Russell was able to score a layup, but time was slipping away from the visiting team. Hiedeman made one of two free throws after being fouled by Diggins-Smith, and Whitcomb missed a three-point shot. Minnesota was up 102-93 when the final buzzer sounded.

Minnesota was 35-for-79 (44.3 percent) from the field; 13-for-30 (43.3 percent) from three-point range; and 19-for-25 (76.0 percent) from the free throw line. They committed 28 turnovers that led to 22 Seattle points.

“We were really good in moments and then we had some tough moments where we put ourselves in different situations. At the end of the day, we found a way to get a ‘W’ at home,” said Lynx head coach Cheryl Reeve. “This is a really good game for us to learn from.”

Seattle went 31-for-78 (39.7 percent) from the field; 5-for-20 (25.0 percent) from three-point range; and 26-for-29 (89.7 percent) from the charity stripe. They committed 25 turnovers for 35 Minnesota Lynx points.

“I thought our mentality was strong. We never let the lead dictate hour our posture was,” said Storm head coach Noelle Quinn. “It was a sustained level of competitive spirit and desire. We were locked in with the adjustments that we made throughout the game.”

Seattle held a 40-36 advantage in points-in-the-paint and 14-10 led in second chance points. Minnesota had the 19-12 advantage in fast break points. There were 10 lead changes and nine ties during the game. Both teams combined for 53 turnovers, which is a new league record for most turnovers in a single game.

“I think it was the officiating,” Reeve said tongue-in-cheek to much laughter when the turnover record was brought up. She quickly changed the subject.

Seattle Storm guard Jewell Loyd tries to block a shot by Minnesota Lynx guard Natisha Hiedeman during Friday night’s game at Target Center. Photo by Abe Booker III/Sportspage Magazine

The Lynx were led by 29 points from Napheesa Collier, 19 points from Kayla McBride, while Alanna Smith chipped in 16 and Courtney Williams added 10. Collier led the Lynx in rebounds with nine, and Hiedeman paced Minnesota with seven assists. Smith’s six blocks tied the Lynx franchise record for the most blocks in a game.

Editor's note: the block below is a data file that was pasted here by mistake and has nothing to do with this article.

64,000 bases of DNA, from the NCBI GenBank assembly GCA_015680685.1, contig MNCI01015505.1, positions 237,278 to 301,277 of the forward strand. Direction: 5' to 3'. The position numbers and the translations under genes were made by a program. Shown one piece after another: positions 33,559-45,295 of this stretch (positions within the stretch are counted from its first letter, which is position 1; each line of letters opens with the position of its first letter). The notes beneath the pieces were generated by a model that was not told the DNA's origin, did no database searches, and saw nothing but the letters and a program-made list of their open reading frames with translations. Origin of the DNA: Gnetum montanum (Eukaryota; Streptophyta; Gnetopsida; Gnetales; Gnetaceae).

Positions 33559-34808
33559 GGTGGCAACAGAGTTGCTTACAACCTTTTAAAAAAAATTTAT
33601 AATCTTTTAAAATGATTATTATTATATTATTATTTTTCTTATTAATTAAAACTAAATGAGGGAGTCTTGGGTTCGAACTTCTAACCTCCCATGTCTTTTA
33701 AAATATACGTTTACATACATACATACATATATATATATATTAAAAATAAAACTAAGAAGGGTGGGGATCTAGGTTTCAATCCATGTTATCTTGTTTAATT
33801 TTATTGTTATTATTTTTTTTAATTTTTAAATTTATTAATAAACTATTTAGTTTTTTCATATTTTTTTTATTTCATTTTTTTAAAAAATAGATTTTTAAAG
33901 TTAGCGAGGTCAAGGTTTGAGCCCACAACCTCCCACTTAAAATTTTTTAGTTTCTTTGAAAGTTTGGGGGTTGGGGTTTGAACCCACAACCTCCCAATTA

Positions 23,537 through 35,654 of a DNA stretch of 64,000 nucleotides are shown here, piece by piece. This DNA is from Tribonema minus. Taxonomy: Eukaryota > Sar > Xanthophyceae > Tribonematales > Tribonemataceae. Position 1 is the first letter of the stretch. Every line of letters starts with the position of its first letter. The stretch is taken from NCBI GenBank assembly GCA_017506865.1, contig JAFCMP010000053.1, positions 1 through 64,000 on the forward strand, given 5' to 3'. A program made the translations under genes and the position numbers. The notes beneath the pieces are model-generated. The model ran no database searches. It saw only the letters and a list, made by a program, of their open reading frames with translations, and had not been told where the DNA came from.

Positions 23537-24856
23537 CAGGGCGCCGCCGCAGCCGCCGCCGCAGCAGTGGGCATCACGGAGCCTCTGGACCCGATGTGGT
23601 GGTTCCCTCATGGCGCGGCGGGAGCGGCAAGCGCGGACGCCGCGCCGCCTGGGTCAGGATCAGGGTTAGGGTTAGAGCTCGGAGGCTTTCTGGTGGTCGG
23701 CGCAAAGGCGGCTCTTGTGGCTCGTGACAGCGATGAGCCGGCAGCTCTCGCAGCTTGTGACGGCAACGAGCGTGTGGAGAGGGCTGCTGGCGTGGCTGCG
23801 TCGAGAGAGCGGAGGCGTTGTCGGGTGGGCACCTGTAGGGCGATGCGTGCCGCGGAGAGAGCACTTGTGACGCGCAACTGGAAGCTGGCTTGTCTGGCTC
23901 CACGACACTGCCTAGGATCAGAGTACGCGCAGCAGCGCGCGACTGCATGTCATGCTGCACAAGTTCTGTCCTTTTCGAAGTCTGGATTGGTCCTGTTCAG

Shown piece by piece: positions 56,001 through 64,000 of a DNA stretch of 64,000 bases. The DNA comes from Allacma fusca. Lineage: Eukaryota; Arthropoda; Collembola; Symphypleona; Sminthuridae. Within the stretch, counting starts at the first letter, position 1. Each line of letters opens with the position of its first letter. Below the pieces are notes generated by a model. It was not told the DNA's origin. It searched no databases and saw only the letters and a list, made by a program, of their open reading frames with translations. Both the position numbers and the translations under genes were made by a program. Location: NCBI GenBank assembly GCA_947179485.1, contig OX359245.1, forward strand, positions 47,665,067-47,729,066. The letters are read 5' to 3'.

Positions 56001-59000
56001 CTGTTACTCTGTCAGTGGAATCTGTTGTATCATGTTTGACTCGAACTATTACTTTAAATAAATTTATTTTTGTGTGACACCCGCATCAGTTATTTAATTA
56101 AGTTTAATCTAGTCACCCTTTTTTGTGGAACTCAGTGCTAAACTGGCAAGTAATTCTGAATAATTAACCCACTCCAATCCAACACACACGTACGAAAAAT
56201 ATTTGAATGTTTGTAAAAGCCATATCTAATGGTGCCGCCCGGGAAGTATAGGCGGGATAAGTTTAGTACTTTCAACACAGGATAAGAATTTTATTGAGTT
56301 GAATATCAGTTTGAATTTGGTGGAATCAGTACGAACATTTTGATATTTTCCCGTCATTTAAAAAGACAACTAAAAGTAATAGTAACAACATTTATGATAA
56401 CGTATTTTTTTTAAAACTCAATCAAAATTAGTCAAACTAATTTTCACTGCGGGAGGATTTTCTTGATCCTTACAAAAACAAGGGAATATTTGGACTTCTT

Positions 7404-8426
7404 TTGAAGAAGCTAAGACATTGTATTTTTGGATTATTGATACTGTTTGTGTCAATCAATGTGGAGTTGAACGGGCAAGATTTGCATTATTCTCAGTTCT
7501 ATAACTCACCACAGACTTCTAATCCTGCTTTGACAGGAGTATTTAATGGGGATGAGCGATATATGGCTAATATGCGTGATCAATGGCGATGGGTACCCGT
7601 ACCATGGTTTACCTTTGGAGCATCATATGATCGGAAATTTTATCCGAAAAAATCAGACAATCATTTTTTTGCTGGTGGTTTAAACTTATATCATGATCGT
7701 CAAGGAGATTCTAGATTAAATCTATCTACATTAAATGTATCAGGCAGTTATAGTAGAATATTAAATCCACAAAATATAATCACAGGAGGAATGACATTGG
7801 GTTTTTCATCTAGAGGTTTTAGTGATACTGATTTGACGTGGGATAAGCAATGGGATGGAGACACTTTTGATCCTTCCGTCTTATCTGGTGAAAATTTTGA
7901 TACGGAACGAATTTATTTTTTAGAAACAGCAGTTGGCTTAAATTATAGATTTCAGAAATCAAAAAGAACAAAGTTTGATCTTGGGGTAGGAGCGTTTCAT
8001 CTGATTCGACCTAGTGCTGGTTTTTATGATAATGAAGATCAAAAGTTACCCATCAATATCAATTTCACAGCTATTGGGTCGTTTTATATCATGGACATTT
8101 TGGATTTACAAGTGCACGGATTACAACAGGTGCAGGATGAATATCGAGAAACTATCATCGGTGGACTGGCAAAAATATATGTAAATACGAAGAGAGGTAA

“It was gritty. It was a really ugly game but the collective will of this team is really great,” said Collier.

“We started on defense the very first day of training camp. We take pride in winning our home games. I think every team does. For whatever reason, last year we were way better on the road than at home. Our road record was way better. When we are at home, our chant is ‘Our House.’ We have to protect our house, so that’s a really big emphasis,” she added.

The Storm was led by 24 points from Nneka Ogwumike, Skylar Diggins-Smith added 22 and Jewell Loyd pitched in for 20. Jordan Horston and Ogwumike each had a game high 11 rebounds. Loyd dished six assists to lead the Storm in that category.

“I feel like it was just two different games,” said Ogwumike. “I’m encouraged to go from how we played tonight after evolving from [Tuesday] night. I still think that what we saw in the fourth quarter, what we saw in overtime, can be sustained over the course of the game.”

“In the second overtime, I don’t think we started sharp enough. You’ve only got five minutes. For us to play in a double overtime game in the second game of the season, I felt encouraged,” she added.

The Minnesota Lynx (2-0) play at the Connecticut Sun (2-0) on Thursday at 6 p.m. CT. The Seattle Storm (0-2) travels to Washington, D.C. to take on Mystics (0-2) at 2 p.m. CT.


Kayla McBride surpassed the 1,000 rebound mark during the game. She becomes the 11th player in league history to amass more than 4,000 points, 1,000 rebounds and 500 made three-pointers.

Since the beginning of the 2011 season, the Lynx now have a record of 152-7 when holding their opponents below 40 percent shooting. Tonight the Seattle Storm was held to 39.7 percent from the field.

The Storm was without rookie guard Nika Muhl, who is in the process of getting her work visa approved. The Lynx were without Dorka Juhasz, who is still playing basketball overseas. Muhl and Juhasz were teammates at the University of Connecticut last year.